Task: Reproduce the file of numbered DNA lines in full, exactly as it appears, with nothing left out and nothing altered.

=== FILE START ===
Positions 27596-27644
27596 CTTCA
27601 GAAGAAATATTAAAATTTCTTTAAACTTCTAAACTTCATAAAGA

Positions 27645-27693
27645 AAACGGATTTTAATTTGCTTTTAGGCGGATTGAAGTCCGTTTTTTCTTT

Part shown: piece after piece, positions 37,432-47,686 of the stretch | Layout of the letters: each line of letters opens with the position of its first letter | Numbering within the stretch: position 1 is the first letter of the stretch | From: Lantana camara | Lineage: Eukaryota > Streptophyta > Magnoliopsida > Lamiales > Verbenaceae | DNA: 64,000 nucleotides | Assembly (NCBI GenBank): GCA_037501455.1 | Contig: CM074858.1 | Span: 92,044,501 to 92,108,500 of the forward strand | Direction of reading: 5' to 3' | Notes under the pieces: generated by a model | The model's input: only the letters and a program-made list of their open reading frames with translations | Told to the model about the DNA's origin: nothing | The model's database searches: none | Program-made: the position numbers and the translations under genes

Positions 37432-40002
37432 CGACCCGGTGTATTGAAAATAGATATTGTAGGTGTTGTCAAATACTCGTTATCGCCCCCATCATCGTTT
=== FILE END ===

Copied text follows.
Positions 27596-27644
27596 CTTCA
27601 GAAGAAATATTAAAATTTCTTTAAACTTCTAAACTTCATAAAGA

Positions 27645-27693
27645 AAACGGATTTTAATTTGCTTTTAGGCGGATTGAAGTCCGTTTTTTCTTT

Part shown: piece after piece, positions 37,432-47,686 of the stretch | Layout of the letters: each line of letters opens with the position of its first letter | Numbering within the stretch: position 1 is the first letter of the stretch | From: Lantana camara | Lineage: Eukaryota > Streptophyta > Magnoliopsida > Lamiales > Verbenaceae | DNA: 64,000 nucleotides | Assembly (NCBI GenBank): GCA_037501455.1 | Contig: CM074858.1 | Span: 92,044,501 to 92,108,500 of the forward strand | Direction of reading: 5' to 3' | Notes under the pieces: generated by a model | The model's input: only the letters and a program-made list of their open reading frames with translations | Told to the model about the DNA's origin: nothing | The model's database searches: none | Program-made: the position numbers and the translations under genes

Positions 37432-40002
37432 CGACCCGGTGTATTGAAAATAGATATTGTAGGTGTTGTCAAATACTCGTTATCGCCCCCATCATCGTTT